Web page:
Alice Waters's onion tart
This post is about the best onion tart I’ve ever made or eaten, and I’ve had quite a few of them. Onion tarts are my favorite food, the only competition being onion soup. Something about deeply cooked onions, and their perfect balance of sweet and savory flavors, is really just the end for me.
The onion tart recipe in Alice Waters’s beautiful new book is an improvement on my usual custardy recipe. Instead of dulling the flavor of the onions with eggs and cream, it just uses a truckload of onions, which are juicy enough to stand alone. A piece of this tart is as satisfying as a great slice of pizza.
Alice’s crust might replace my standard formula. It came together easily and was a cinch to roll out. Maybe I’ve just gotten smarter about rolling out crust, but these proportions seem pretty foolproof. For one open-face tart, you need
- 1 cup all-purpose flour
- 1/4 teaspoon salt
- 6 tablespoons cold butter cut in cubes
- 1/4 cup ice-cold water
Use a pastry blender or (my preference) a plastic scraper to cut the butter into the flour and salt until a few large clumps remain. Pour in 3/4 of the water and stir it in with a fork. Using your scraper (or another tool, but I find a scraper to be the best for this), continue lifting and folding the dough over onto itself until it holds together, which should take about a minute. Add more water a few drops at a time if needed. Wrap it all in plastic and refrigerate it for an hour.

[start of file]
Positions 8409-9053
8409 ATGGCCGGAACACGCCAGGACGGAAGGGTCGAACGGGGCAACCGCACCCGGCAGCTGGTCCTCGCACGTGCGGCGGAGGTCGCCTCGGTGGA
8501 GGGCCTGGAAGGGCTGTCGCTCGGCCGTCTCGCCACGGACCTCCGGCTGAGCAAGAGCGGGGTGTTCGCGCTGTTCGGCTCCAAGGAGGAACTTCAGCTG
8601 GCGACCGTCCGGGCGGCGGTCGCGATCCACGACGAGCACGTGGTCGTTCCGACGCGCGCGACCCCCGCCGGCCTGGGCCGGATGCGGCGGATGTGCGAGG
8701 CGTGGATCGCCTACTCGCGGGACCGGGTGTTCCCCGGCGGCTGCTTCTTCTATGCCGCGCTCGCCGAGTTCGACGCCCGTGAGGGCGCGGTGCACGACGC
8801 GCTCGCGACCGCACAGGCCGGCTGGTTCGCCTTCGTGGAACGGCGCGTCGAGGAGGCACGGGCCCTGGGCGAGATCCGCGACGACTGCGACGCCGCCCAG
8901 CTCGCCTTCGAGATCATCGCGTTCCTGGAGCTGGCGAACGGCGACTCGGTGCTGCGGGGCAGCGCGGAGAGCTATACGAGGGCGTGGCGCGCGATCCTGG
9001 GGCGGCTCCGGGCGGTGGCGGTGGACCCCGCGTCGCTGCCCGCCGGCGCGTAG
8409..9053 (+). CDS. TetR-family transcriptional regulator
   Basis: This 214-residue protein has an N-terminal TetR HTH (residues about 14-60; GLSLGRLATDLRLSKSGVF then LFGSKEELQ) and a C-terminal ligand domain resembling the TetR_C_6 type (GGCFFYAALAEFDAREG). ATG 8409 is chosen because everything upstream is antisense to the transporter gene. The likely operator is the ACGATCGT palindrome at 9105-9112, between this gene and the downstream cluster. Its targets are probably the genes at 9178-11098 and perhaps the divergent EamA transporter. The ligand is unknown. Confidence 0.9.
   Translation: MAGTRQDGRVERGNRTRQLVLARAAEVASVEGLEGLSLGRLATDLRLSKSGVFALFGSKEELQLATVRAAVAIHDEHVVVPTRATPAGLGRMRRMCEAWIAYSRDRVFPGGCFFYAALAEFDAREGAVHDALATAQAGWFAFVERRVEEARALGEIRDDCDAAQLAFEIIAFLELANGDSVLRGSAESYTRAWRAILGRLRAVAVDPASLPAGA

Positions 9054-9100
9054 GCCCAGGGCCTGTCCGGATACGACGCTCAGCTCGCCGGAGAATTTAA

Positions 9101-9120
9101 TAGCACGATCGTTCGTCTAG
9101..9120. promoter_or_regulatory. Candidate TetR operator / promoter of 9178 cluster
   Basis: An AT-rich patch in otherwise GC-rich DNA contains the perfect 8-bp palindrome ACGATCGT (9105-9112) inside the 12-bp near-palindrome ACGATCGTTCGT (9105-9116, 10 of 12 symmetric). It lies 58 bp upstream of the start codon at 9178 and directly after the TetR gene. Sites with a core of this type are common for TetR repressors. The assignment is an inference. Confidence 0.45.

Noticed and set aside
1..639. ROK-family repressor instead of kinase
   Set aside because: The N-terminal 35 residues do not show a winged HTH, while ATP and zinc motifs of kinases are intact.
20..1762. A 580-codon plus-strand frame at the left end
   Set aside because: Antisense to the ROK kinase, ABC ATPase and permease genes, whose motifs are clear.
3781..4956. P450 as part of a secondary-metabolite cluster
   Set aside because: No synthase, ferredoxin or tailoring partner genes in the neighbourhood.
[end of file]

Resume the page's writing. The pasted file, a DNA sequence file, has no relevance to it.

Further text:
In the meantime, cook two pounds of thinly sliced onions in a large skillet with four tablespoons of fat (butter or olive oil or both) and a few sprigs of thyme. Cook them for at least thirty minutes, until they are very soft and juicy, keeping in mind that they will still face nearly an hour in the oven. Season well with salt. When they are cooked, cool them for at least ten minutes in a bowl.
Preheat the oven to 375º. Roll out the dough on a floured surface to a fourteen-inch circle. If the dough is hard when it comes out of the fridge, Alice advises you to let it sit on the counter for twenty minutes to soften up. Pinch together any cracks that form while rolling. Place the circle on a parchment-lined baking sheet, and let it firm up in the refrigerator. Alice has extensive tips on rolling out tart dough, but you’ll have to buy the book to read them.
Spread the onions on the dough, leaving a 1.5-inch border all around and removing the thyme sprigs as you go. Trim the border if you want it to look neater than mine, or leave it rustic. Fold the border over the onions, brush it with egg wash if desired, and cook for about 50 minutes, until the bottom of the crust is well browned. Let it cool completely on a rack. This tart tastes twice as good at room temperature, so try to be patient.